When you lose, you want to get back at the guy and sometimes you won’t stop until you win a couple, often at the detriment of your health!

When you win, you want to win more and more and more, until the other guy gives up.

As for losing to players perceived to be less skillful, I think you have to take it in stride. Yeah, you can be pissed for a little bit, but if it helps, say to yourself, I made the mistakes, so I need to make myself better. If the guy was better than you, well, he was better, but we know that can’t be true!

Remember: everyone loses, even Daigo.


#4

To be honest, I really don’t care about winning or losing. To me this is all practice for when I go to my local tournaments where money is at stake. I rarely take any online play serious, though I do get upset or fustrated. Not with how my opponent beats me, but with myself for not being able to defeat them. I also get upset with rage quitters too. That alone probably pisses me off the most. It’s really no reason for it, even in a rank match. There is nothing at stake from online gaming for someone to throw a fit because they loss or are losing to me and disconnect. It’s a real bad sign of sportsmanship and is the hallmark of a scrub. My philosophy in STHD is that everyone should take it as a learning experience for when it really matters and not care so much about wins and losses.


#5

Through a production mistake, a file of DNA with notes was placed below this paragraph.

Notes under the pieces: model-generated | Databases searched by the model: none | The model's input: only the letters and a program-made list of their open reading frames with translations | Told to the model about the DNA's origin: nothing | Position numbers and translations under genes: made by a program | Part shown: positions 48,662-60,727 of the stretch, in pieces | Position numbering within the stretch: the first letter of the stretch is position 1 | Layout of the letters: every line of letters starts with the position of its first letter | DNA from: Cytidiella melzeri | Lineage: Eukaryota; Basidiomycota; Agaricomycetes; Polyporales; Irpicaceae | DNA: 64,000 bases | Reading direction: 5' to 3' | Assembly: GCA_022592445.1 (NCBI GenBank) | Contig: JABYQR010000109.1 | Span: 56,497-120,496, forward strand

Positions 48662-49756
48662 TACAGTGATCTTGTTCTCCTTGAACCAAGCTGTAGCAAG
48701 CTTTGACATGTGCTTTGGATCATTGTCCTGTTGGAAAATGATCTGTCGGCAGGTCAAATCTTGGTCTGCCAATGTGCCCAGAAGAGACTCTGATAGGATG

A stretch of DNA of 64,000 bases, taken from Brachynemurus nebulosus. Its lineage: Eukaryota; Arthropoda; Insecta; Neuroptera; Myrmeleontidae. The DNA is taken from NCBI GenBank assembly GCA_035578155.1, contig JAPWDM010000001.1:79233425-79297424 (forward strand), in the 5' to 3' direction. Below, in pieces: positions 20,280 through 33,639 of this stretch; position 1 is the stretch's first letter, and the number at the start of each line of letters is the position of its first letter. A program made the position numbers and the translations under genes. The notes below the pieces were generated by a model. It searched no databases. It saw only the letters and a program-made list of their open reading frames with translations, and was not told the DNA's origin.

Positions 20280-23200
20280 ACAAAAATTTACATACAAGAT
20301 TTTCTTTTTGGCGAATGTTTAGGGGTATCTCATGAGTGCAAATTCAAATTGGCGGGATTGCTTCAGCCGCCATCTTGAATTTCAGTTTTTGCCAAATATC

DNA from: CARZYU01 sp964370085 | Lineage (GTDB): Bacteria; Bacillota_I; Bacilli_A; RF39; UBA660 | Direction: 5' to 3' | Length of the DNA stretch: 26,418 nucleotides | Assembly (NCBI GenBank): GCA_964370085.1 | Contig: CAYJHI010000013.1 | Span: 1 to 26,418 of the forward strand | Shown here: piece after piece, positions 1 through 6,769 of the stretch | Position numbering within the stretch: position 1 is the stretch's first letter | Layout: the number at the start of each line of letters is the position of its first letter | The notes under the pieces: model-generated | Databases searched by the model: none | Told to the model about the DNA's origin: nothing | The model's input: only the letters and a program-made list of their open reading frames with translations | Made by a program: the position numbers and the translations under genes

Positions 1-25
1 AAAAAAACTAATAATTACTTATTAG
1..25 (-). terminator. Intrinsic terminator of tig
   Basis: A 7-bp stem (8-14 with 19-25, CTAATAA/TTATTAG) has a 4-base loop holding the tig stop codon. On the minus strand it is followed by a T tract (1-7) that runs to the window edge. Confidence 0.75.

Well for me, losing is usually attributed to two things. Either I was too careless, or I just simply wasn’t good enough.

I would say lag, but the connection on HDR has been quite friendly to me lately so I don’t see that as a viable factor to pin my losses on, even if it does contribute to my defeats from time to time.


#6

I remember one day I was in a friendly match against this guy who used Boxer. And I swear to you that he had about 50 wins against my Ryu and I had only about 3 or 4 wins against his Boxer. It was ridiculous but I didn’t quit. Every other character he chose I beat but his Boxer was just ripping me a new one. You can damn well assume that it was frustrating because it sure as hell was…but when I lose…I believe there’s no one else to blame but myself. That’s one of the reasons I refrain from sending “hate mail”. But we all have our “off” days right?


#7

I know what you mean when you say lose to a weaker player. When someone is obviously not thinking out their moves and wins in a way that seems shoddy or lucky, then it is feels right to say “I lost but I am still stronger.” But I don’t think thats the correct attitude.